Temporary campus to feel more like home in 2013

Published 12:00 am Wednesday, January 2, 2013

By David Vitrano

RESERVE – When East St. John High students return from winter break, they may still be at their temporary home at the former Leon Godchaux Junior High, but school life will feel much less chaotic than it did for much of the previous semester.
With most of their school flooded by Hurricane Isaac just as the semester really started to get rolling, the students first had an unexpected three-week intermission before returning to a temporary campus at Leon Godchaux that could only hold half of the student body at one time. Since then they have had to attend school on a “platoon” schedule, with half of the students having class from 7 a.m. until noon and the other half from noon until 5 p.m.
But when classes finished, another type of work began, with contractors working feverishly to provide some serious upgrades to the campus so the entire student body can resume a normal school day and things can at least begin to feel normal, if not exactly look it. Ninth-grade students at the Freshman Academy will also be able to resume normal school hours. Although that building was not flooded, the students there must follow the same schedule as the upperclassmen because of teachers’ union regulations.
To achieve this sense of normalcy, 31 portable buildings have been placed on the campus, covered walkways are being constructed between them and electrical systems are being wired to handle the electrical demands of the modern classroom. The portables will house everything from regular classrooms to the field house and a wood shop. Also, an additional 120 parking spaces will be available.
“The contractors are working at a very brisk pace,” said East St. John High Principal Patricia Triche.
Inside the portables and inside other classrooms on the campus, things will look a little different, too.
“Every portable building will have top-of-the-line accessories,” said Triche. “All the curriculum needs of the school, everything’s brand new.”
While this may seem like a lot of work for a campus the high school students will abandon this summer, Triche noted that because of the extent of damage at Lake Pontchartrain Elementary School, that school’s students will likely be housed at Leon Godchaux for the foreseeable future.
Besides returning the familial atmosphere to the school, the elimination of the platoon schedule will bring another benefit — afterschool tutoring, which had been unavailable because classes have been conducted until 5 p.m. since Isaac struck.
According to Triche, besides giving contractors time to complete construction work, the winter holidays have provided a much-needed break for both students and teachers.
“These kids, some of them lost everything in their houses,” said Triche, adding, “When you have any kind of tragedy, at first everyone is running off of adrenaline. Then, everyone gets tired.”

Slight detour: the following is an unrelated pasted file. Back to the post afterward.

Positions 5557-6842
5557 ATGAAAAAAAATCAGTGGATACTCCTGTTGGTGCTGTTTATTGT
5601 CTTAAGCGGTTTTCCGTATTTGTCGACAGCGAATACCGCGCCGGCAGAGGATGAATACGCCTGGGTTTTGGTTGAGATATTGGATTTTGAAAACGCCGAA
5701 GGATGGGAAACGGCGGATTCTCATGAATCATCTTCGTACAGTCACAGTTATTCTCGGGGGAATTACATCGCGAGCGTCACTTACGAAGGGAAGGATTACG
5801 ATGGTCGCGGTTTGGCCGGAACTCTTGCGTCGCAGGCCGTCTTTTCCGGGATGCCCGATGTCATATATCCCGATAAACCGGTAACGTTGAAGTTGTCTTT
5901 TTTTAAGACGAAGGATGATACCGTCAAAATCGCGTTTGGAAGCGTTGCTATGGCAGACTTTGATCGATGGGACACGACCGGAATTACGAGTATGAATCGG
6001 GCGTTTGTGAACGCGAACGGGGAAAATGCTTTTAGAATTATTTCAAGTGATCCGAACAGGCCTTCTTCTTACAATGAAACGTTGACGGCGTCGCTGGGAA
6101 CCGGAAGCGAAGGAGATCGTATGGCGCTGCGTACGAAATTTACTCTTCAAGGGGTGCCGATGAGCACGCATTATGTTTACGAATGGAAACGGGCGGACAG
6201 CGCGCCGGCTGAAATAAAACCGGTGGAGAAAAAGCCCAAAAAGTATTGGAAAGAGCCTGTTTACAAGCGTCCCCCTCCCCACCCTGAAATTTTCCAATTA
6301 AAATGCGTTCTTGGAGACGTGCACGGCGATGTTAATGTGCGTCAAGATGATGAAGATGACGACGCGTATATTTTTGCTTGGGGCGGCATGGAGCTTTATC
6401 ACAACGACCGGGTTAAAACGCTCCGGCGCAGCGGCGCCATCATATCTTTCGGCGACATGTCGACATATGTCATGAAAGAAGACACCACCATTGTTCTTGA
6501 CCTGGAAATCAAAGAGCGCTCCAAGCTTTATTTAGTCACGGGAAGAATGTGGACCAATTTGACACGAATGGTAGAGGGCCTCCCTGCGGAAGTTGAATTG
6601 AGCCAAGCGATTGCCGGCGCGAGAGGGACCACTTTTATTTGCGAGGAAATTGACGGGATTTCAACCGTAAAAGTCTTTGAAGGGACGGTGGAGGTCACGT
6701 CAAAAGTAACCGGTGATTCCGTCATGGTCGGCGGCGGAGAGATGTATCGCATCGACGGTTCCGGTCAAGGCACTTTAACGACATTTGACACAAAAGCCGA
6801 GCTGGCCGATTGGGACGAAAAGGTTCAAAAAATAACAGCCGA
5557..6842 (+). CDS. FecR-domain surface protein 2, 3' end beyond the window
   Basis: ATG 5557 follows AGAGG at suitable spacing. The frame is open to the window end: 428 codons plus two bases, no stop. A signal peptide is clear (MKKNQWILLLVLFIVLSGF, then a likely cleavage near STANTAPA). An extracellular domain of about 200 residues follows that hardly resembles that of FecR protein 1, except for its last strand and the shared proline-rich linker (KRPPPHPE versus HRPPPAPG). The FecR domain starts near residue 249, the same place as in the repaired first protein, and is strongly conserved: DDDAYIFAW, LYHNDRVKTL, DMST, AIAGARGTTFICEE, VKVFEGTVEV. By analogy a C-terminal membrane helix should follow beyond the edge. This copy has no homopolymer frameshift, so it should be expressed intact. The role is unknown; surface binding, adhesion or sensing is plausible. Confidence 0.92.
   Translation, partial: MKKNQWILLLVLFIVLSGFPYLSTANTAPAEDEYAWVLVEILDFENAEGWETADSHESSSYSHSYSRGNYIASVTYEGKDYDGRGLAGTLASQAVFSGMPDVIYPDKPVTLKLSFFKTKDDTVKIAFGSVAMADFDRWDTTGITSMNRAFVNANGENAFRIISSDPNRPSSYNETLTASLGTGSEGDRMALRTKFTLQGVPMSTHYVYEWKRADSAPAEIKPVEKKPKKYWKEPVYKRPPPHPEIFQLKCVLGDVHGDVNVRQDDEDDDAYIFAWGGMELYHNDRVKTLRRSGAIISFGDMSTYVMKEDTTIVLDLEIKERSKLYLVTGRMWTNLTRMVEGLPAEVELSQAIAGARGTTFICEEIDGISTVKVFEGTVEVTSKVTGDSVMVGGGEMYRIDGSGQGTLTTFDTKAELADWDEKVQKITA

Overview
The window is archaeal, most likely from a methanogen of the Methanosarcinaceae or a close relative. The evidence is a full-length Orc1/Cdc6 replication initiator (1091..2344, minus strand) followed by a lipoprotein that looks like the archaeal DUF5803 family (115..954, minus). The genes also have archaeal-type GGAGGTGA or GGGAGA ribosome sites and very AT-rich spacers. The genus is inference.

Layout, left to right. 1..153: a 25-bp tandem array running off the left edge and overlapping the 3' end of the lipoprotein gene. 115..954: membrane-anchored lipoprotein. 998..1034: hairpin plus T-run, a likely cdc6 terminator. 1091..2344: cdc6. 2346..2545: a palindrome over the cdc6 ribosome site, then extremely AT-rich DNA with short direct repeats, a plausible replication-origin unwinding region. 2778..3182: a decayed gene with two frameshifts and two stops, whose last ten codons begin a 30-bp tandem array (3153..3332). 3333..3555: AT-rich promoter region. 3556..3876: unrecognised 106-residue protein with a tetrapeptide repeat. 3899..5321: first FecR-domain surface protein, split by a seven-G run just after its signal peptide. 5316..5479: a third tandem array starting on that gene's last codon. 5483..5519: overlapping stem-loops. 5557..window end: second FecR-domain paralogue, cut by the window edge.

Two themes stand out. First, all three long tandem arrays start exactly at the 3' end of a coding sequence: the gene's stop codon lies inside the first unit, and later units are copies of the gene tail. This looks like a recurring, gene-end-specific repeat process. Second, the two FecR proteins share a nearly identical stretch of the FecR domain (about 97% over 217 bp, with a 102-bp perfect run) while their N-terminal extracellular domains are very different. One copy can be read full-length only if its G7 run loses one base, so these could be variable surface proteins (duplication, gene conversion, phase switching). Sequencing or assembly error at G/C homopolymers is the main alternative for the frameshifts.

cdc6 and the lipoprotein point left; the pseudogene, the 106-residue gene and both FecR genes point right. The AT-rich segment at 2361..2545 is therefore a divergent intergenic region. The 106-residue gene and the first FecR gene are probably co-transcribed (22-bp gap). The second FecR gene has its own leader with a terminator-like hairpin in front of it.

Triche, however, has had little time to rest because as construction wraps up at Leon Godchaux, plans are just getting started for a renovated East St. John High campus.
“Not only are we opening this campus, but we have to think about the next campus,” said Triche.
That thinking will have to go beyond merely restoring what was damaged for the facility to keep up with the progress the school has made recently. Under Triche’s leadership the school’s performance score has grown from 57.6 to 102.3. Additionally, its educational focus has grown to include a large degree of career readiness in fields such as industry, hospitality and business.
So while the basic structure must remain the same because of FEMA regulations, the look and feel of the renovated campus will be completely new.
“Our school was well up kept, but it was outdated,” said Triche. “We’re trying to get our kids career ready. I want it to have a real college-prep feel. This is an opportunity for us to renew.
“We’re going to be able to do a lot more innovative things.”
That innovation, it seems, will touch just about every aspect of school life, right down to its food service.
“The cafeteria will look more like a food court,” she said.
These changes, while adding aesthetic appeal, will offer students in programs such as business or food preparation and service the opportunity to apply their lessons in a real-world setting.
Other changes reflect unfortunate aspects of the modern American school.
“Security is going to be a major issue,” said Triche.
Renovations at East St. John High are scheduled to be completed in mid July.
Although the work of running a school with a fragmented student body from a strange campus while helping to plan a revitalized home campus can seem insurmountable, Triche said her faculty have truly pitched in and stepped up in whatever way necessary, making her job much easier. Her students, likewise, have given her reason for optimism.
“Despite everything we have been through, our end-of-course scores went up,” she said. “We have to start counting our blessings. There’s a silver lining in every cloud.”